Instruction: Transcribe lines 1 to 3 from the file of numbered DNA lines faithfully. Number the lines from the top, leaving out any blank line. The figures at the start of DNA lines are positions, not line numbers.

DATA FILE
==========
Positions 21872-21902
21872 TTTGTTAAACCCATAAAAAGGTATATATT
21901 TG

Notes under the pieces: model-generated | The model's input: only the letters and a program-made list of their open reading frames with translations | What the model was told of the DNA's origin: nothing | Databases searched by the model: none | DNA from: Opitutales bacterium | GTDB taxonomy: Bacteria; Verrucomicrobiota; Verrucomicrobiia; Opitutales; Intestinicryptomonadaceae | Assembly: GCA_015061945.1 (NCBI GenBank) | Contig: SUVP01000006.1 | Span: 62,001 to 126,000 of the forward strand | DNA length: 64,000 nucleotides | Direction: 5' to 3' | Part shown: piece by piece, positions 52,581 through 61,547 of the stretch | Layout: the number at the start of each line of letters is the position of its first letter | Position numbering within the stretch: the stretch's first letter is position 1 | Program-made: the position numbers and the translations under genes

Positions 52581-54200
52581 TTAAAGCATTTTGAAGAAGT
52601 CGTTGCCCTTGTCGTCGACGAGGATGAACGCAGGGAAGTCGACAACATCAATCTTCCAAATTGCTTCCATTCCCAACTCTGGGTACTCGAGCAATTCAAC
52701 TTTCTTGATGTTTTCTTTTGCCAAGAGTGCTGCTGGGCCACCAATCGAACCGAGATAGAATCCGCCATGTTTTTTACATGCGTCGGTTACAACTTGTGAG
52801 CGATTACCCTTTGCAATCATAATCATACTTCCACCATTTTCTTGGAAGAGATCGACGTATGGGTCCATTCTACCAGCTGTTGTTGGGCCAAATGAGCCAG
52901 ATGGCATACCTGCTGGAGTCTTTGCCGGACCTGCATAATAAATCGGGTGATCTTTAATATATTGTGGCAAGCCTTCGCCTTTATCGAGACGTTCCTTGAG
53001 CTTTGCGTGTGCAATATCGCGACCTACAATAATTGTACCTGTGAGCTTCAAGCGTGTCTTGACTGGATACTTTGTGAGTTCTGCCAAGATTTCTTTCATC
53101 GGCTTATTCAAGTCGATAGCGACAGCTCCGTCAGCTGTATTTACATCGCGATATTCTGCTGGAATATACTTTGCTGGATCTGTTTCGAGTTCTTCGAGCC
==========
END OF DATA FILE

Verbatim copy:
Positions 21872-21902
21872 TTTGTTAAACCCATAAAAAGGTATATATT
21901 TG